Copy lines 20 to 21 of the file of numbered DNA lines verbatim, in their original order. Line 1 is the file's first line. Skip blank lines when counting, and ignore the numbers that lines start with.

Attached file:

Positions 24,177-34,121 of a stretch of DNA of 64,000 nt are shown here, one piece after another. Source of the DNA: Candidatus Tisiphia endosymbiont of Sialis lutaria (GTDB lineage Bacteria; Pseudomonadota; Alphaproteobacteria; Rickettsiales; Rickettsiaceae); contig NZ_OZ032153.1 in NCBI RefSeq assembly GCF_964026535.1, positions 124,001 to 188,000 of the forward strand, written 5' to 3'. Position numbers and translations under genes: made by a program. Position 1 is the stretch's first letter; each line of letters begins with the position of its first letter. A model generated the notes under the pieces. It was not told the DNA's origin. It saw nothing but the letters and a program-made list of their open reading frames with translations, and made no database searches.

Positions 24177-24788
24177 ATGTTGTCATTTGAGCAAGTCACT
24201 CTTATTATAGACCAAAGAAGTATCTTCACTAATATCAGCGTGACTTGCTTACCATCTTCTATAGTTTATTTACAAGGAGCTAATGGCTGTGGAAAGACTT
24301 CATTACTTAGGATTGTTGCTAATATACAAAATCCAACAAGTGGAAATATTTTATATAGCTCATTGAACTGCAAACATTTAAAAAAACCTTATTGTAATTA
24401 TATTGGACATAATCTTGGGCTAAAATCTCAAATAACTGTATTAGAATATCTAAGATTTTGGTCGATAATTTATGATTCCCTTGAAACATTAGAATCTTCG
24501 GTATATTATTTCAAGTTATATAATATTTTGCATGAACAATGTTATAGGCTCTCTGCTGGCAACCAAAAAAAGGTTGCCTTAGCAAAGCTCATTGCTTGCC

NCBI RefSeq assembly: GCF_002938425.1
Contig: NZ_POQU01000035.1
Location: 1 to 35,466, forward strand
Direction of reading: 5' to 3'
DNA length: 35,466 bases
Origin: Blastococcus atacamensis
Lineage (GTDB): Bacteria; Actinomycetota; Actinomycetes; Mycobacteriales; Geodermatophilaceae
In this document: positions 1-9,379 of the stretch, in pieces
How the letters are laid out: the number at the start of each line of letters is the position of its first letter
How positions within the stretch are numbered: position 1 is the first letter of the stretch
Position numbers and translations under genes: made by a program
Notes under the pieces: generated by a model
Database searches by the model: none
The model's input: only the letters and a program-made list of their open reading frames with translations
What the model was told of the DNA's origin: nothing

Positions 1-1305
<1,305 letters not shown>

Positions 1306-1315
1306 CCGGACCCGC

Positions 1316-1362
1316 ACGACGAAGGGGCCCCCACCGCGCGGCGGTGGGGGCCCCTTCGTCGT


Database searches by the model: none
The model's input: only the letters and a program-made list of their open reading frames with translations